Webhook vs. API: What's the Difference?
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Application development has evolved considerably since the turn of the century. Previously, monolith architecture was predominantly used to build applications, but this has changed with the proliferation of cloud services. Microservices architecture has now become the go-to method to build applications. This model enables organizations to host applications on multiple devices, environments, and in different geographies, giving the architecture resilience and flexibility.
The communication between the various applications in the microservices architecture is handled by a communication layer. This layer enables communication between microservices within the applications of the same organization or between different organizations. The most common tool in this layer is the Application Programming Interface (API).
Webhooks are also used in the communication layer. Many confuse the two because they enable communication between two applications, but they are quite different in many respects. In this article, we’ll explore what webhooks and APIs are, and consider both their similarities and their differences.
Defining APIs and Webhooks
APIs and webhooks are used to send data from one application or repository to another. On the surface they may seem similar, but they are actually different sets of technologies. This becomes obvious when we consider the different uses for them both.
First, we’ll review the fundamentals of the two technologies and then learn to differentiate them.
What Is an API?
API stands for Application Programming Interface and is a set of protocols and definitions for communication between two applications; for example, HTTP is one of the protocols used for APIs. Depending on the permissions, API can handle CRUD operations and supports POST, GET, and DELETE requests. All microservices architecture use APIs as the communication layer.
One of the most popular APIs is Google Maps API. Businesses like Uber and Lyft make use of their service by requesting map data, with Google Maps API then returning the relevant information to the requestor. The communication between these businesses and Google Maps API is possible because they have agreed to a set of definitions and protocols in advance.
What Are Webhooks?
Webhooks are automated messages sent between applications using the HTTP protocol. Webhooks are used to send some data to a predefined URL when some event or activity is triggered, with the data then being sent using a POST request. Many applications use Webhooks because they efficiently utilize resources. Our detailed tutorial dedicated to webhooks covers everything you need to know.
Slack uses webhooks that can post messages to a certain channel. For example, the Slack channel for a company’s vendors can be automated with webhooks. When a new purchase order is created, the event triggers a notification to the respective channel of the vendor. This removes the inconvenience of having to continuously check the status of purchase orders, as users are notified when one is created.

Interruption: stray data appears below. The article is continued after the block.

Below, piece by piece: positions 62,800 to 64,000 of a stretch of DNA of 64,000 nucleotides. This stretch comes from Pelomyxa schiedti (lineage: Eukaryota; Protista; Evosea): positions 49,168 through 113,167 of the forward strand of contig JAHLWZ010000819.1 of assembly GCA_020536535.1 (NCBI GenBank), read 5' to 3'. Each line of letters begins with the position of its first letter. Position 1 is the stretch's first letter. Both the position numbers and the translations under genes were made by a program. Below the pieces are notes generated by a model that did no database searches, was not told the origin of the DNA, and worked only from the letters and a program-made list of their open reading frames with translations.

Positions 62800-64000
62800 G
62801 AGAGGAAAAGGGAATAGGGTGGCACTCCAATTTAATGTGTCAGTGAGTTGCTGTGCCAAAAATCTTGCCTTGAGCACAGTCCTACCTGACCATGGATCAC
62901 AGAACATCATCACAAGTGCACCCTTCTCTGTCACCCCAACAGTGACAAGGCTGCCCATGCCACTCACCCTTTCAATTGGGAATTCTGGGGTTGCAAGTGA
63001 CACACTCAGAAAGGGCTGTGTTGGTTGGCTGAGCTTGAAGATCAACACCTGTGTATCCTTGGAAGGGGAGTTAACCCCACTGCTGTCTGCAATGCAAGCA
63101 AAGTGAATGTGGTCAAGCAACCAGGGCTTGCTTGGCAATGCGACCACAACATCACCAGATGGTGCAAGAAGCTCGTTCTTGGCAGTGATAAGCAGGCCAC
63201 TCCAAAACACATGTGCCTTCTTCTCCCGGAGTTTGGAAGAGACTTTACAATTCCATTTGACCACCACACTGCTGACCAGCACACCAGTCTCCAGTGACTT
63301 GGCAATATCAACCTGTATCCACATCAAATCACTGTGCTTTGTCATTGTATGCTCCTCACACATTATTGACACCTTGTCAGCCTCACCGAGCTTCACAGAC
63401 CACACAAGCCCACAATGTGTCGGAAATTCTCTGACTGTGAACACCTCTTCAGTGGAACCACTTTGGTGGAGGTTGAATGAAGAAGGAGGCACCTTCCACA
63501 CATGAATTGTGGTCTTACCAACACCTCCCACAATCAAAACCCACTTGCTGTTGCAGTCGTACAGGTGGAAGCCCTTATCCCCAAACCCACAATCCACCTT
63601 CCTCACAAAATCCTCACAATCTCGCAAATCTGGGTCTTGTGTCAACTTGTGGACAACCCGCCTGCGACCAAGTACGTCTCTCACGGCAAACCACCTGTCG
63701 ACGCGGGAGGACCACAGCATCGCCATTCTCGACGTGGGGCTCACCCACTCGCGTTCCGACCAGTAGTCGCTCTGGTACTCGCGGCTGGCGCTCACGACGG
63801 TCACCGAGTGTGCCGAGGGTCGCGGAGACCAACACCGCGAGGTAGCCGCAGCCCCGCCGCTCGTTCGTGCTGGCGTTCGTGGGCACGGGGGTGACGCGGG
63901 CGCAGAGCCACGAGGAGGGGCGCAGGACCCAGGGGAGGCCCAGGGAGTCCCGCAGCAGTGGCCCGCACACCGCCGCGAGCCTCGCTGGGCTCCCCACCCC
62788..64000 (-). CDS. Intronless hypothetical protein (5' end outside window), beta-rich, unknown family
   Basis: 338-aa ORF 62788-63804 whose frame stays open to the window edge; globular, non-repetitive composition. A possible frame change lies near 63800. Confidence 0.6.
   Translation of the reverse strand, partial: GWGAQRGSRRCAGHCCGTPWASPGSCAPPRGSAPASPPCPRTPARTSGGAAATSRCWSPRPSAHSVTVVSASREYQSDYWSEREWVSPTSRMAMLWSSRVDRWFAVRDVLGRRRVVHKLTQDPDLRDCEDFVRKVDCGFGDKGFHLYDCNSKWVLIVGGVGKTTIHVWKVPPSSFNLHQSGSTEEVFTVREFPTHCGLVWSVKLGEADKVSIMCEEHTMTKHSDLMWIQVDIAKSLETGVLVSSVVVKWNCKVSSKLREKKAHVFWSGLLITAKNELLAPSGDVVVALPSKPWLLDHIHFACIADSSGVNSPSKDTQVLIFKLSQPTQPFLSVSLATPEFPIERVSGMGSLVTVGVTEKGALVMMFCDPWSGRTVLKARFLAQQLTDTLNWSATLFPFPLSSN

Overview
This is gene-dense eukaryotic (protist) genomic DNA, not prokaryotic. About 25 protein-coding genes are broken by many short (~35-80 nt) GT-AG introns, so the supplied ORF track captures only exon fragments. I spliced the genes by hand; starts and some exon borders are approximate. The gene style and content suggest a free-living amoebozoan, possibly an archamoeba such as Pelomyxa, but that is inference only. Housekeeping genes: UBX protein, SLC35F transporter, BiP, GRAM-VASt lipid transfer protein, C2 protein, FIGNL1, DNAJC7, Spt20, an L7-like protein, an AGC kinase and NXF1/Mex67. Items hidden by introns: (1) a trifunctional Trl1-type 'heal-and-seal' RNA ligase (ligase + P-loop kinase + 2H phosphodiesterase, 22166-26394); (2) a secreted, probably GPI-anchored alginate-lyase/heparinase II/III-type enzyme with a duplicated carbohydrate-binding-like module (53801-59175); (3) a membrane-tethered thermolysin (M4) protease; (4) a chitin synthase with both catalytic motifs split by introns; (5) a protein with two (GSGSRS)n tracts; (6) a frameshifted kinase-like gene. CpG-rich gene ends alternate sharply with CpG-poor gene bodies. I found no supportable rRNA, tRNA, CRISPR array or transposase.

The Difference Between APIs and Webhooks
Now that we have a basic understanding of webhooks and APIs, let’s take a look at the differences between them.
- Requests and events: APIs are request-based and webhooks are event-based. Applications needing information can use APIs to actively request it, whereas webhooks send the information once a specific event has occurred.
- Push-pull: APIs can only send information when the user actively seeks it; in other words, the user has to pull the data. In contrast, webhooks push the data to the user when a predefined trigger event occurs.
- CRUD: This acronym stands for Create, Read, Update, and Delete. APIs can support all four operations, depending on the permissions users have, as defined by the API provider. Webhooks can only utilize the POST method, restricting users to only receiving the information determined by predefined events.
- Communication: There is also a difference in the communication direction for webhooks and APIs. APIs have two-way communication, with the user requesting the data and the API provider then returning the requested data. Webhooks only allow for one-way communication, with the user receiving information depending on how the webhooks are set up. There is no way a user can send information to the webhook service.
- Resources: Receiving information with APIs can be resource intensive, as the user needs to constantly check whether the information is available. Webhooks are more efficient as information is only delivered when a trigger event occurs.
- Data: The volume of data that can be handled by webhooks and APIs is also different. More specifically, the amount of data transmitted by webhooks is quite small as they are intentionally designed to be quite lightweight. Conversely, APIs theoretically have an unlimited capacity and can handle large amounts of data.
Webhooks and APIs share a lot of features, but the two technologies are used for different purposes. An API is a general way to transfer data, whereas webhooks are a lightweight and resource-efficient way for one-way communication, making them the perfect tool to implement notifications for your application. To set up a complete notification system for your application without any programming hassle, start your free trial with MagicBell today!